While pastoring at Three Lakes Bible Church, on Wednesday evenings we used to pick up some neighbor kids and take them to our AWANA program for children and youth. At this time of year, when decorations have gone up for Christmas, one little girl used to comment on the way home about all the “pretty lights” and would then ask, “Do you like pretty lights?” On one occasion we passed a patrolman who had a car pulled over beside the road, and again, “Look at the pretty lights.” (They probably weren’t “pretty” to the occupants of the car that was stopped!)
One thing our family has always enjoyed is driving around on Christmas Eve to see all the “pretty lights.” Some folks go all out with outdoor decorations. Sometimes a neighborhood will have decoration contests and people try to outdo each other with their light displays. One residential area in our community often puts out luminaries all along the roads in their neighborhood on Christmas Eve, knowing that many people will be driving through to look at lights.
Use of the Christmas tree was part of the Christian Christmas celebration in the 16th century in Germany, spreading to most of Europe by the 18th century. According to tradition, it was Martin Luther in Germany who popularized trees as a Christmas symbol of the new life we have in Christ. He also apparently had the idea of putting candles on the tree to represent how “in Him (Christ) was life, and the life was the light of men” (Jn. 1:4). Jesus said, “I am the light of the world; he who follows me shall not walk in the darkness, but shall have the light of life” (Jn. 8:12).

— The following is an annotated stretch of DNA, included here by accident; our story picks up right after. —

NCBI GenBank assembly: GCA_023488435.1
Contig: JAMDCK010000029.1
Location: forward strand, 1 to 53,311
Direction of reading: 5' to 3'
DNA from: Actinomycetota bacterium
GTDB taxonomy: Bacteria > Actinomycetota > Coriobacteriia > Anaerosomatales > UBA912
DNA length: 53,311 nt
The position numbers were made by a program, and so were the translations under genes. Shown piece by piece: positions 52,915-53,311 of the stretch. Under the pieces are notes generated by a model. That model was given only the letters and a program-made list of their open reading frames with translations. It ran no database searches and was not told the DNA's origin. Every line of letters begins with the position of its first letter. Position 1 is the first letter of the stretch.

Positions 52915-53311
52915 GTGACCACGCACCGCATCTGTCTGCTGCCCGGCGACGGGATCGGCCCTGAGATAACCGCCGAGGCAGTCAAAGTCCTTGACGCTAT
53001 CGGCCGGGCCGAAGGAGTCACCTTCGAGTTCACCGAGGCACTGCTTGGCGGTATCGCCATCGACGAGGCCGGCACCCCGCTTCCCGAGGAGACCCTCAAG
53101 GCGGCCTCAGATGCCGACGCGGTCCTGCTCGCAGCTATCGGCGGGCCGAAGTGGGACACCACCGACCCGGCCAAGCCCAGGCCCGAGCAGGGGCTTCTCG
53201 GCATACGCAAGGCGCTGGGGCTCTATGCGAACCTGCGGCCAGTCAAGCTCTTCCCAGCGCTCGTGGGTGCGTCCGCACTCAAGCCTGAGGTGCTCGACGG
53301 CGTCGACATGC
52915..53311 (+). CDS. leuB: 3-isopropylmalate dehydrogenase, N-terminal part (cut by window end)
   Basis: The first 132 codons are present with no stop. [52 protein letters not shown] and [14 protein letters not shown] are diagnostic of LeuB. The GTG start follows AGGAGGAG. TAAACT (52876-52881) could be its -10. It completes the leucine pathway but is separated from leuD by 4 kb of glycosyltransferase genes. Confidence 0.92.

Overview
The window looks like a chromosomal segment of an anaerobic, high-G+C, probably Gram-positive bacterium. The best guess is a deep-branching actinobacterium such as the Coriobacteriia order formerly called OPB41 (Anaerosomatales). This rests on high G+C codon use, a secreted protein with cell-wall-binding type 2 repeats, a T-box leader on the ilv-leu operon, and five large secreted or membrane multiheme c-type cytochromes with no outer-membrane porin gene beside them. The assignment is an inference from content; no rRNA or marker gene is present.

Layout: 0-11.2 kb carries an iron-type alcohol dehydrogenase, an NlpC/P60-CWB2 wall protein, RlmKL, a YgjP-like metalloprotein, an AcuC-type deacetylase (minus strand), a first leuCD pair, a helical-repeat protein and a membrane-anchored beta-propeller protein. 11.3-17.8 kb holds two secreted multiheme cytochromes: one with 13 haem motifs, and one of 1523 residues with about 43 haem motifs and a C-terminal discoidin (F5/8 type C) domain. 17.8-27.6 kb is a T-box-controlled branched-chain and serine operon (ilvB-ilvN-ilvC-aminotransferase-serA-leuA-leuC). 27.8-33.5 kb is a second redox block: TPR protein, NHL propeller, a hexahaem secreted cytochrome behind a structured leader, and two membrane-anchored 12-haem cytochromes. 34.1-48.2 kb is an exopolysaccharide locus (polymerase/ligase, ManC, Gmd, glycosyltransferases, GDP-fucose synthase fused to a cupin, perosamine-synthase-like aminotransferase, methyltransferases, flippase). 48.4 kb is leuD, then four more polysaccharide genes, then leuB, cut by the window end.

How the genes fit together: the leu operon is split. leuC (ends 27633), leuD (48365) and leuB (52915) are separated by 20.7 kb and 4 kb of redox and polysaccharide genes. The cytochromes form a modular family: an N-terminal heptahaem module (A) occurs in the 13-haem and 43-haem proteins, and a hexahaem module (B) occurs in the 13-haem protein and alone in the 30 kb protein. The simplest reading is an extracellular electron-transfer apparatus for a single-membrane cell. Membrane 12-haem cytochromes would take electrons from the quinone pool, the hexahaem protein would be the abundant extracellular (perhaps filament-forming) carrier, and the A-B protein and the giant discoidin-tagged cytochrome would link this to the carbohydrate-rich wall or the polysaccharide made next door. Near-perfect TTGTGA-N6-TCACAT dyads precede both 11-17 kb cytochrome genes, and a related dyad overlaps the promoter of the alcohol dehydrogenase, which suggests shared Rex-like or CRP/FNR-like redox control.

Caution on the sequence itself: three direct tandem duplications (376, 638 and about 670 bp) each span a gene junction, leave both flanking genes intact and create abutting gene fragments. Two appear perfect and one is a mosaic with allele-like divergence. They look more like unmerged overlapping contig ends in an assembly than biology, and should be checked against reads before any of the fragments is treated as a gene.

In England, Prince Albert introduced the Christmas tree to the royal palace and in the United States, our 14th president, Franklin Pierce, was the first president to set up a Christmas tree in the White House.
While candles are what really made a tree a “Christmas tree,” the flickering flames, though festive, were also a fire hazard. So, along came Thomas Edison and Edward Johnson. Johnson hired the 24-year old Edison as a consultant for his telegraph company on 36th street in New York City. Johnson took many of Edison’s brainstorms—like the phonograph— and tuned them into cash. In 1880, Edison patented the light bulb and Johnson and others invested $35,000 to form “The Edison Lamp Co.” to market the bulbs. Then Johnson saw the opportunity to use light bulbs in place of candles on Christmas trees. He set up a tree by the street-side window of his parlor and hand-wired 80 red, white and blue bulbs, strung them around the tree and placed the trunk in a revolving pedestal, all powered by a generator. The lighted tree drew large crowds that stopped by to gaze at the glowing marvel. He continued to add more bulbs each year. Soon bulbs were being mass produced and by 1900 you could buy a string of 16 flame-shaped bulbs sitting in brass sockets the size of shot glasses for $12 (about $350 in today’s money) . In 1894, President Cleveland put electric lights on the White House tree.
Today an estimated 150 million light sets are sold in America each year. Christmas lights consume 65% of the nation’s electric load in December! It all started with Johnson’s “miracle on 36th street!”